Review by Luke Bradley

Vivarium is the story of a young couple, played by Imogen Poots and Jesse Eisenberg, who find themselves trapped in a mysteriously endless suburban estate following a house viewing. Soon realising they are the subject of a sick experiment by unseen extra-terrestrial overlords, they resort to their only given means of escaping the labyrinth; raising the ‘baby’ that arrives on their doorstep as their own.

Imogen Poots and Jesse Eisenberg star in Vivarium.

Director Lorcan Finnegan delivers a mostly captivating look at psychological terror, and benefits from doing so in such a unique setting. The symmetrical, uniform aesthetic of the housing estate in which they find themselves trapped is chilling, tapping into classic fears of isolation in the suburbs. The unending maze of green 2-bedroom homes is essentially a character of its own, looming large throughout. Mind-bending sequences of their attempts to escape are the stand-out, lending the viewer the same sense of dread and paranoia that our protagonists endure.

Poots and Eisenberg carry the film excellently, each highlighting different nuances and coping mechanisms symptomatic of their psychological deterioration. Poots in particular is fantastic, and her interplay with their ‘son’ anchors sequences that at times feel a tad too long. It really is their film, although child actor Senan Jennings is also brilliant; never as much as in this film will you absolutely detest a child character. Jennings conveys the creepiness of trying to emulate human behaviour with equally hilarious and bone-chilling results.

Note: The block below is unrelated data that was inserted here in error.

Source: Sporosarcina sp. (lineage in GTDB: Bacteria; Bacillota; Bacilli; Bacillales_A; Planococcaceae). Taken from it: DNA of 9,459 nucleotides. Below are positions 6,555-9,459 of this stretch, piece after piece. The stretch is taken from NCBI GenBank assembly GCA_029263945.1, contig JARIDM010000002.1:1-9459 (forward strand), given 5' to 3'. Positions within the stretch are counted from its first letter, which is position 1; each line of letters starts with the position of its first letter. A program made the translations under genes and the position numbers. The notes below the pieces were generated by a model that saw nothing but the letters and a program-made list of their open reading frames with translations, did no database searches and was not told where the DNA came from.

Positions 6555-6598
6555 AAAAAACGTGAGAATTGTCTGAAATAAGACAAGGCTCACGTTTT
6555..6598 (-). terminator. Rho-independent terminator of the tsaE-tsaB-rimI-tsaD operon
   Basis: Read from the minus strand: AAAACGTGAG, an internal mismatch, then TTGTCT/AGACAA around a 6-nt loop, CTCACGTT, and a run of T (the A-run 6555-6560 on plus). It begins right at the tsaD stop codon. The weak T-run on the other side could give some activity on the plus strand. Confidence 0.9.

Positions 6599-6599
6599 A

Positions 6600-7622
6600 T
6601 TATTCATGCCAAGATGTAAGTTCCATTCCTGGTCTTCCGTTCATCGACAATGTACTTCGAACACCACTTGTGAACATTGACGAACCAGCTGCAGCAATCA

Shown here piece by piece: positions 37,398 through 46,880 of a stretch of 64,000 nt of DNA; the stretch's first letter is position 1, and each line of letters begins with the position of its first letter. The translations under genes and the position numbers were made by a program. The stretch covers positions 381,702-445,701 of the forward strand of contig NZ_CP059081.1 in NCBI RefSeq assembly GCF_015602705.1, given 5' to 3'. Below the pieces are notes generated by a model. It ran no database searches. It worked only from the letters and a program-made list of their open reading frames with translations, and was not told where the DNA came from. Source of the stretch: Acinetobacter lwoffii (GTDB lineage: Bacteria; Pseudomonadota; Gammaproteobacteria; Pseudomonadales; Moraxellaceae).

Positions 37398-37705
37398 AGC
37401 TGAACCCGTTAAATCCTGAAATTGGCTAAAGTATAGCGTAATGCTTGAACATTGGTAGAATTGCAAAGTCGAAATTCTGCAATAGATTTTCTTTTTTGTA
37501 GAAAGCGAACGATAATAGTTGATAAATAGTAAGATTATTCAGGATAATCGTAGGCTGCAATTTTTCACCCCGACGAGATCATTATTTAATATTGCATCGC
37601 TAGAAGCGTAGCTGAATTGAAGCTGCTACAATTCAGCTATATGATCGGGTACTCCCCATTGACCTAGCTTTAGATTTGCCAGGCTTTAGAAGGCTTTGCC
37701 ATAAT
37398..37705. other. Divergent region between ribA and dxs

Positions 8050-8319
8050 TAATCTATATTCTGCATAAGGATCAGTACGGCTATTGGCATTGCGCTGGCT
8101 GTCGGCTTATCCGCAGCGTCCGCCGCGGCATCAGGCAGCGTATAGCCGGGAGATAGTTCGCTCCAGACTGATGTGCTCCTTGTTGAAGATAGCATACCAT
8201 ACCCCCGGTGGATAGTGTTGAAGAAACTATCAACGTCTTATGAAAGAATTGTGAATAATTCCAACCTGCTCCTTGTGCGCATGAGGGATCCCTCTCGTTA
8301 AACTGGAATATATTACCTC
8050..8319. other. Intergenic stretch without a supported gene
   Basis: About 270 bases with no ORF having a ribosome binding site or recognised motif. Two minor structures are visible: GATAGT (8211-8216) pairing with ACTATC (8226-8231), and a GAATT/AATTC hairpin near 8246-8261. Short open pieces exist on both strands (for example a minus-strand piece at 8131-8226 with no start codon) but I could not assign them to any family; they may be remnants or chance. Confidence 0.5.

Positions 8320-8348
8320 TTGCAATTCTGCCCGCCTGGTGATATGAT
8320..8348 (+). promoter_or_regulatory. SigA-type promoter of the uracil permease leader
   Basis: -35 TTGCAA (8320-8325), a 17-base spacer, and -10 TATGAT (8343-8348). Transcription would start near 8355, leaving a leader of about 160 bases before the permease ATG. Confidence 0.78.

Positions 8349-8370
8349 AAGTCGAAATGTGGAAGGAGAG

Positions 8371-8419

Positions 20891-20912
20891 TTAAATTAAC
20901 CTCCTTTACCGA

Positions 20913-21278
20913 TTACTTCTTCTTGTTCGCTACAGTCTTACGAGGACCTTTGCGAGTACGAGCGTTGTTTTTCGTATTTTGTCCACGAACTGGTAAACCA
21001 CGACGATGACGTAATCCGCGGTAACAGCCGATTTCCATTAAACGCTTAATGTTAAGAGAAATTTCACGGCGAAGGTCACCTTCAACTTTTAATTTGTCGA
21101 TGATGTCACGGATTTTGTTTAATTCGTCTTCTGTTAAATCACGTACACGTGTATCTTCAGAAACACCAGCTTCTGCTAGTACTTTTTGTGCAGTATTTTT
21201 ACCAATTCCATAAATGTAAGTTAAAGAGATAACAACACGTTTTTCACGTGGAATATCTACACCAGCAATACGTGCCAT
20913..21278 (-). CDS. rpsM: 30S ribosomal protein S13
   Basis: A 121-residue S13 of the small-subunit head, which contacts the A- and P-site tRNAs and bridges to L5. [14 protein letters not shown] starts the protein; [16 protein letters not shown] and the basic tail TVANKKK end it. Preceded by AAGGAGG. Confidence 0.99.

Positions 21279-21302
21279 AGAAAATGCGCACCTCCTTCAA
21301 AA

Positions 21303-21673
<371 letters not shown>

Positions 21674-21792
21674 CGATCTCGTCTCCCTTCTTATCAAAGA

Poots and Eisenburg carry the film excellently, each highlighting different nuances and coping mechanisms symptomatic of their psychological deterioration.

The film’s tone can feel erratic at times. Earlier on in the film, Finnegan delights in pointing out the insanity of the concept at hand, doling out plenty of tongue-in-cheek foreshadowing, like ‘quality family homes forever.’ It also doesn’t shy away from poking fun at the film’s creepy characters: one sequence involving the housing estate’s pseudo real estate agent had me in stitches. Pretty quickly afterwards, however, proceedings turn dour, and humour is left to the side in order to delve into the dire consequences of their circumstances. Notable as well is the pacing of the film; Vivarium feels longer than it is, replicating the elongated sense of time the characters have in the labyrinth. Whether this is intentional or not, it does itself no favours.

Vivarium is at its strongest when staying true to its namesake. Focusing on the impact of complete isolation from one’s natural habitat and the psychosis associated with being under observation, the film soars. Some of the excellent tone-setting of the first half is undermined by a sharp turn towards grave seriousness, but Vivarium is still a fascinating character study, complemented well by its brilliant sci-fi/horror twist.

Vivarium will open to Irish audiences on March 27th.

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